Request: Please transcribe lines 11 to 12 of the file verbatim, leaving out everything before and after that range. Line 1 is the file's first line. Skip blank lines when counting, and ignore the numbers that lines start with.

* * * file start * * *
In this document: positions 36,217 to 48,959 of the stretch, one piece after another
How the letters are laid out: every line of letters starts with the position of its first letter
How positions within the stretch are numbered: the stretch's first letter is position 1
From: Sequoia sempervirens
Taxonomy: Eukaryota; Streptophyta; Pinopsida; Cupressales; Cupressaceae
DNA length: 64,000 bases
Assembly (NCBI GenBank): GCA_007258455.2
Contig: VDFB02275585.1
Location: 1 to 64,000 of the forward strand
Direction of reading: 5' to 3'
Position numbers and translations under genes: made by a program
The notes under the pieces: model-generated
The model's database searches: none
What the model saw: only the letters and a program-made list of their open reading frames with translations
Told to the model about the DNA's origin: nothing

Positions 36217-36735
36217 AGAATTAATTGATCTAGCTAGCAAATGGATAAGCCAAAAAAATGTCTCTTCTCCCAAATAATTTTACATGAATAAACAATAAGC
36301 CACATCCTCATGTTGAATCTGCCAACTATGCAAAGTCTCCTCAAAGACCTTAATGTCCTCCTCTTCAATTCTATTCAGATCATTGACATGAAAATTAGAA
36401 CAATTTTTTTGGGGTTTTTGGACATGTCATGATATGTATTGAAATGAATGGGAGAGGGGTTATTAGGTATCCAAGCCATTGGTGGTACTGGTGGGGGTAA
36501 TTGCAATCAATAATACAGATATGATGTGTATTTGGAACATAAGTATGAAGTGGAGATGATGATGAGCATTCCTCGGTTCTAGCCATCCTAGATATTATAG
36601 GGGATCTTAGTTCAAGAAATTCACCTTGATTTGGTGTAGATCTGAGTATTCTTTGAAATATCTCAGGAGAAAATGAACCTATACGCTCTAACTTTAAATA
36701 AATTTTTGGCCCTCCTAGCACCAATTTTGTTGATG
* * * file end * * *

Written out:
Position numbers and translations under genes: made by a program
The notes under the pieces: model-generated